This year is shaping up to be one of two stories for Latin American infrastructure and energy finance. Overall, project finance loans slumped from $3.97 billion in the first quarter of 2015 to $2.37 billion in the same period this year, and deals fell by two-thirds, according to Dealogic data.
But while deal flow has slowed in several countries, only Brazil seems to offer real cause for pessimism. The rest of the region continues to excite investors with healthy project pipelines, and new financing techniques are emerging.
The fall in Brazil’s gross domestic product, combined with a public budgetary crunch and political upheaval, has put the brakes on what otherwise could have been an impressive pipeline of new infrastructure deals. “Brazil, in terms of new projects, has been very quiet,” says Glaucia Galp, a managing director at Fitch Ratings in Bogota.
In June 2015, the federal government presented the latest version of its transport investment plan, estimated to cost 198.4 billion reais ($61.9 billion). It has yet to award those those projects, and although the interim administration of Vice President Michel Temer is promising to get more projects done, their financial models may need reworking to reassure investors in the current climate.
But Brazil has successfully awarded projects in both infrastructure and energy before, and industry players do not doubt the country will do so again. “The fundamentals are already there,” Gema Sacristán, chief of investment operations at the Inter-American Investment Corp., says. “The situation is a little bit better, but we need to see if the market stabilizes. We are confident, but we need to wait a bit.” The downturn is coming to an end, she believes, but reforms will be needed.
In the meantime, Brazil’s troubles continue to yield M&A opportunities: Eletrobras and Petrobras plan more asset sales to shore up their balance sheets, while Odebrecht, the country’s biggest infrastructure developer, has begun to sell projects to meet assets financial penalties from the Lava Jato corruption scandal.
Mexico and Chile power forward
The economies of Mexico and Chile are as tied to commodity prices as that of Brazil. Yet the mood of investors is strikingly different. Mexico’s energy liberalization policy starts to bear fruit, and Chile – despite a reduction in power demand from mining developers – looks to deliver further rounds of renewable power projects.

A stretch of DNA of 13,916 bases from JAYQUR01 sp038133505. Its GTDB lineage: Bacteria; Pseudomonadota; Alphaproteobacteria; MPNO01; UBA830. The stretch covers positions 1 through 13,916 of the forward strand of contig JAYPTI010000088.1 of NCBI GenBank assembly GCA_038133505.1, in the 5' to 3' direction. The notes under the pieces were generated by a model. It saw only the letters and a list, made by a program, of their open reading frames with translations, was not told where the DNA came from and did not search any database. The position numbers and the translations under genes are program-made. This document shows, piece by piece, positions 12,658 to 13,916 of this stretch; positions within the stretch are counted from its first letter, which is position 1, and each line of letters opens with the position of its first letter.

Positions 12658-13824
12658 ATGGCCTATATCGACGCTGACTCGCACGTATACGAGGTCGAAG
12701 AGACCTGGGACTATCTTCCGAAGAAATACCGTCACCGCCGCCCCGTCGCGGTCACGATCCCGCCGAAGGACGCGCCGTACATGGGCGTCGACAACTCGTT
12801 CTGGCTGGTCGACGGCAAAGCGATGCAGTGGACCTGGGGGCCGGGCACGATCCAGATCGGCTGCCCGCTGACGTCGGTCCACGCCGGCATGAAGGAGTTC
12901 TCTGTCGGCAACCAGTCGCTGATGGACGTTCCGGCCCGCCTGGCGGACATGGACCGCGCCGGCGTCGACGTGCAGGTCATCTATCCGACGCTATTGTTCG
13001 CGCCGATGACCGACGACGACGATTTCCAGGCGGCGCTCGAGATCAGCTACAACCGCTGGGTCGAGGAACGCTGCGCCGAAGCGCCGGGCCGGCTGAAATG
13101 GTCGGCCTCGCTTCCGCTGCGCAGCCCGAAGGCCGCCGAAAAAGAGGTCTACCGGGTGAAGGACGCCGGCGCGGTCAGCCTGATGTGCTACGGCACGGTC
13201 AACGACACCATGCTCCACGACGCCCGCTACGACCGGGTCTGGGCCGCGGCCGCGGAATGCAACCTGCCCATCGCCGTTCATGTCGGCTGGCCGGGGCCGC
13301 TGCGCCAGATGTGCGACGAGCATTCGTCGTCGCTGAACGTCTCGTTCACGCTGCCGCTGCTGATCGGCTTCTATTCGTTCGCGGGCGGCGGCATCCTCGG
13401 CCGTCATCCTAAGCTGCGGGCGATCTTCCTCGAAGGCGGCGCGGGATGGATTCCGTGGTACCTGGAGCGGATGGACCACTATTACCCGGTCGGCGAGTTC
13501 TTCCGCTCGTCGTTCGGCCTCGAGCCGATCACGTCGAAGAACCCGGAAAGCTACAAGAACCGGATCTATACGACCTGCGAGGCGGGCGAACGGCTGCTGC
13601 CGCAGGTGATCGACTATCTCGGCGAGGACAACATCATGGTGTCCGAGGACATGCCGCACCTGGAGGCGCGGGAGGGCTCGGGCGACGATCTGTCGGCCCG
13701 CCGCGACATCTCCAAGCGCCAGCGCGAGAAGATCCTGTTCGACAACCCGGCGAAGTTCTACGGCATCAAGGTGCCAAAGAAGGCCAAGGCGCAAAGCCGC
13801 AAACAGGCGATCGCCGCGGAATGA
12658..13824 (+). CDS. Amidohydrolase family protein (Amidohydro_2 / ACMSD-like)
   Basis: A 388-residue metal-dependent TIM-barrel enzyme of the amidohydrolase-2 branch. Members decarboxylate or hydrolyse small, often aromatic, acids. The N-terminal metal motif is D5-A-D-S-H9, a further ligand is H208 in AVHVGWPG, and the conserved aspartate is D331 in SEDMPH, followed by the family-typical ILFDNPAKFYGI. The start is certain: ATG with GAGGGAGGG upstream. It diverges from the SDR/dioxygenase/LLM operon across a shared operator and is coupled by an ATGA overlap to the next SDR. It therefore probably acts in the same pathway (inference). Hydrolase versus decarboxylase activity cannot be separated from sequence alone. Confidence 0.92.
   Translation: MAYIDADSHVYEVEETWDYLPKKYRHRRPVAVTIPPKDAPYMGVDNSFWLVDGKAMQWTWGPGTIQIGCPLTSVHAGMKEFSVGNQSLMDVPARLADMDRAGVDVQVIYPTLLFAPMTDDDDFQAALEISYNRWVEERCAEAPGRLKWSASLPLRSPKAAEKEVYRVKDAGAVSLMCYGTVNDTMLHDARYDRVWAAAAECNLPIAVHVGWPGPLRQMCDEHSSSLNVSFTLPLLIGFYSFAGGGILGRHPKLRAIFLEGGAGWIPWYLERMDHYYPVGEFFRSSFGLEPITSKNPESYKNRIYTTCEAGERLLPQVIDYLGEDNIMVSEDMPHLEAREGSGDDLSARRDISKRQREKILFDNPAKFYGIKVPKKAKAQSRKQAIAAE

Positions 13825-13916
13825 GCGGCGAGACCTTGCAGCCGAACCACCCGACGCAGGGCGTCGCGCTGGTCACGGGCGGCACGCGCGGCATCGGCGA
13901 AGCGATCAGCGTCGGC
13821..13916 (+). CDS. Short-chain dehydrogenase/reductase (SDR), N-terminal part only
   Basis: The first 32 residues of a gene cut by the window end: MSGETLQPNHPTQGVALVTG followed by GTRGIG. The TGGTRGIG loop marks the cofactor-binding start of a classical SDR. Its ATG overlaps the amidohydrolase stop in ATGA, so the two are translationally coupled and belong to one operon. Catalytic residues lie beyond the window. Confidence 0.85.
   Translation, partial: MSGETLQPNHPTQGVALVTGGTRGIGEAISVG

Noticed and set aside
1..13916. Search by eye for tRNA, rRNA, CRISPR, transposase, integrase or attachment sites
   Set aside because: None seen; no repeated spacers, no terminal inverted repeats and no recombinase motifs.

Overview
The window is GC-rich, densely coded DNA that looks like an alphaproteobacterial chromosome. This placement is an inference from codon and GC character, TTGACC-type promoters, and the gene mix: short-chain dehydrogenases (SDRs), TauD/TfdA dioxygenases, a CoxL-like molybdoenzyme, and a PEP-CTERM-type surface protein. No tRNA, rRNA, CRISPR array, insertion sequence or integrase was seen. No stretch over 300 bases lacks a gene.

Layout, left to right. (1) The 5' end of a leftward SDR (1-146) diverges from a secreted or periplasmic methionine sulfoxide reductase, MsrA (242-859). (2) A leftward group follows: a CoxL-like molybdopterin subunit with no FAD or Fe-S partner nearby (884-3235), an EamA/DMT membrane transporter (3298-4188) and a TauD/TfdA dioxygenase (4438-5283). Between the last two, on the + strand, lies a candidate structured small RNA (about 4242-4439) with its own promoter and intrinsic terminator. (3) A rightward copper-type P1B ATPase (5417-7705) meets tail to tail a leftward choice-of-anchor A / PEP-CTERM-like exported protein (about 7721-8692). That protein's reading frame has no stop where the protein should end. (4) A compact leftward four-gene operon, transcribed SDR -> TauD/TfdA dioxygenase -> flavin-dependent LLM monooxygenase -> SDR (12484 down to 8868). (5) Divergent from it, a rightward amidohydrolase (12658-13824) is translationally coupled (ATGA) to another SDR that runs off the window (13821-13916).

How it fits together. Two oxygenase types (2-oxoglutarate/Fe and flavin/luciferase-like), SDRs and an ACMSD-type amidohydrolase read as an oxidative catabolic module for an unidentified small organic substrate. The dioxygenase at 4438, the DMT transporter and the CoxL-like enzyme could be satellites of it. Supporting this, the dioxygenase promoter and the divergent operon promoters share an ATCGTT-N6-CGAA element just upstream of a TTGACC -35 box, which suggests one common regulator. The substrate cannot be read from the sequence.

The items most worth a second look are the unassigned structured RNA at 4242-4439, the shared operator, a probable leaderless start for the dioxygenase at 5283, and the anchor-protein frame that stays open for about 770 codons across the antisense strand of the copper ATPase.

In Mexico this year, for the first time, private-sector developers have submitted bids to the government for long-term purchase agreements with another auction due in September. The developers bid highly competitive power tariffs, and international banks are keen to finance the resulting projects.
Pemex’s efforts to strengthen its balance sheet are expected to generate sale and leaseback transactions that will attract cross-border investors and lenders.
While the cost of renewable power in Mexico is roughly the same as conventional power, Chilean renewables undercut high conventional power prices. The country’s annual power prices – the latest of which, in August 2016, resulted in the lowest solar power price ever bid anywhere – provide opportunities for new market entrants to undercut established power providers, with strong support from cross-border lenders. The latest auction cover over 1GW of new wind capacity and a likely investment of close to $2 billion.
Beyond Brazil, deal flow show pick up soon. Peru, which for several years has been awarding steady volumes of energy and infrastructure projects through its Proinversión investment promotion agency, has seen a downtick this year amid electoral uncertainty. But the new president has signaled he intends to get investment flowing again.
“We have a lot of hope next year for Peru,” says Aitor Alava, head of global infrastructure and project finance for Latin America at Natixis in New York. “There are still some transactions going on – not the same number of deals that we have seen in the last year – but we expect the activity to pick up in the next months.”
Other markets are appearing or maturing. Paraguay, for example, has recently completed the bidding process for its Ruta II and Ruta VII road public-private partnerships, under the auspices of a PPPs passed in 2013. “I think this is a really important milestone for Paraguay as a country”, Sacristán says.
A much bigger market has emerged this year in Argentina, which was due to open bids in September for new renewable energy capacity.